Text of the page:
“If it can be grilled, we can cook it!” – so said Laura Cheshire, one half of the husband and wife team behind one of Wakefield’s smaller restaurants – Grill Primal Kitchen, in Northgate (just off the Bull Ring). Boasting perhaps one of the narrowest frontages of any restaurant in the city centre it’s easy to miss but Grill Primal Kitchen stretches back from the street to accommodate up to 30 diners and the tables and seating are flexible enough to be arranged in just about any combination to cater for any size of group.

Some of you will know it as Grill! 31 but a recent internal makeover has given proprietors Laura and David Cheshire an opportunity to ring the changes both decoratively and on the menu. (The restaurant still carries the old name on the outside, but this is temporary matter and on the list headed ‘Things to do’).

Under its former guise of Grill! 31, the restaurant was voted one of Wakefield Civic Society’s Restaurants of the Year in 2012, so the refurbishment gave me a good reason to go back to see how things had changed.

Well, one thing that has most definitely not changed is the high quality of the food or the welcome you receive when you enter. The food is carefully and caringly prepared – the open archway through to the kitchen gave me a good view of David as he crafted each dish. The setting remains very informal and relaxed: as David says, “When people come into the restaurant, I want them to feel more as if they were coming to my home for dinner. Part of our enjoyment is the ability to interact with the customers and to talk to them about the menu and the food they are eating.”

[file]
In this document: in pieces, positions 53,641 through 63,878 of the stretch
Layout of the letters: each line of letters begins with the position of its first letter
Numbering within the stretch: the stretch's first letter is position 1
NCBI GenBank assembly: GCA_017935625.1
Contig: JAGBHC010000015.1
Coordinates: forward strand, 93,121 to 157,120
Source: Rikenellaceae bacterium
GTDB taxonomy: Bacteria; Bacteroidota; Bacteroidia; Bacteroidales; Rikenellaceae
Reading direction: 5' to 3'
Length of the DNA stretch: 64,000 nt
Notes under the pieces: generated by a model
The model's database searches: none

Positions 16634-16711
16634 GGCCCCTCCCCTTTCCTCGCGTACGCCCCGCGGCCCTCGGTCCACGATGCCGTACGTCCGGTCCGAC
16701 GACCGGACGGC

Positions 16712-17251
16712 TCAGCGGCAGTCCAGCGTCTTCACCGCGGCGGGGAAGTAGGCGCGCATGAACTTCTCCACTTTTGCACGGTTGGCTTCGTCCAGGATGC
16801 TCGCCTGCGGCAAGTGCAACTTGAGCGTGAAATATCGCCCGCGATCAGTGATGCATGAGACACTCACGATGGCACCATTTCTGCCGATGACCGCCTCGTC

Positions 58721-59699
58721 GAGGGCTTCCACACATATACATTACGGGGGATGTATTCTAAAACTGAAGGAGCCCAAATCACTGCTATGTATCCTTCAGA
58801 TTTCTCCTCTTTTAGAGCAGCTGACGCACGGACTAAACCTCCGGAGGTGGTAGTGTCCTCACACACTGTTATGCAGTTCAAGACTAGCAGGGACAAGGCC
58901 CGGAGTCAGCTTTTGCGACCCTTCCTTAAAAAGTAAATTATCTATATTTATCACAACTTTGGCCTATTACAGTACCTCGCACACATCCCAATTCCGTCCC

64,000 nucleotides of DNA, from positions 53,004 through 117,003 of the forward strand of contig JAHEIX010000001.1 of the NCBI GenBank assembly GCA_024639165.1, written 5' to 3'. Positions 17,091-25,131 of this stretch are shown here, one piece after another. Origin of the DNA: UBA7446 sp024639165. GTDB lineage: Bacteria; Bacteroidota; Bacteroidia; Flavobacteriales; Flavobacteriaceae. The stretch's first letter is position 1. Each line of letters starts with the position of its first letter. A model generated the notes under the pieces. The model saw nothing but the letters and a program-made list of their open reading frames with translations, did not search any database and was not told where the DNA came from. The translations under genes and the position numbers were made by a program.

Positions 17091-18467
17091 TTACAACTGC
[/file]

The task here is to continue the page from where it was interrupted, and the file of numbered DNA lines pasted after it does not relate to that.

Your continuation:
Now, if you’re anything like me, once you’ve taken your seat, you’ll want to see the wine list. It’s ample and sufficient without being fussy or intimidating. A reasonably priced and very palatable house wine comes by the glass, carafe (or half carafe), while a selection or reds, whites and rosés can be ordered by the glass or the bottle. There’s also a Prosecco and various bottled beers and spirits.

The food menu, which is varied incrementally with some dishes being added or removed each month depending on what’s in season (and what people are ordering), comes, somewhat surprisingly as the centrefold of children’s annuals (yes, you did read that correctly). There’s a good mix of dishes with more than a passing nod to Cypriot cuisine. All food is prepared freshly to order which means that special dietary requirements can be easily catered for – just have a word with the chef – and there’s a special’s board as well.

To start your meal, you can choose from a good range of vegetarian, meat and fish dishes: you’ll find typical favourites such as Vegetable Keftedes (made with chickpeas onions and fresh herbs) and Dolmades (stuffed vine leaves with rice and herbs). Other dishes include French Onion Soup with mature cheddar crouton; Grilled Chicken with bbq sauce; Fresh Catfish and Lobster Cakes with harissa salsa; and Fresh Beer-Battered Calamari with skordalia (garlic and potato) dip. Prices range from £4.95 to £7.95 – and portion size is generous. I can particularly recommend the Warm Goat’s Cheese Salad but it’s almost a meal in itself!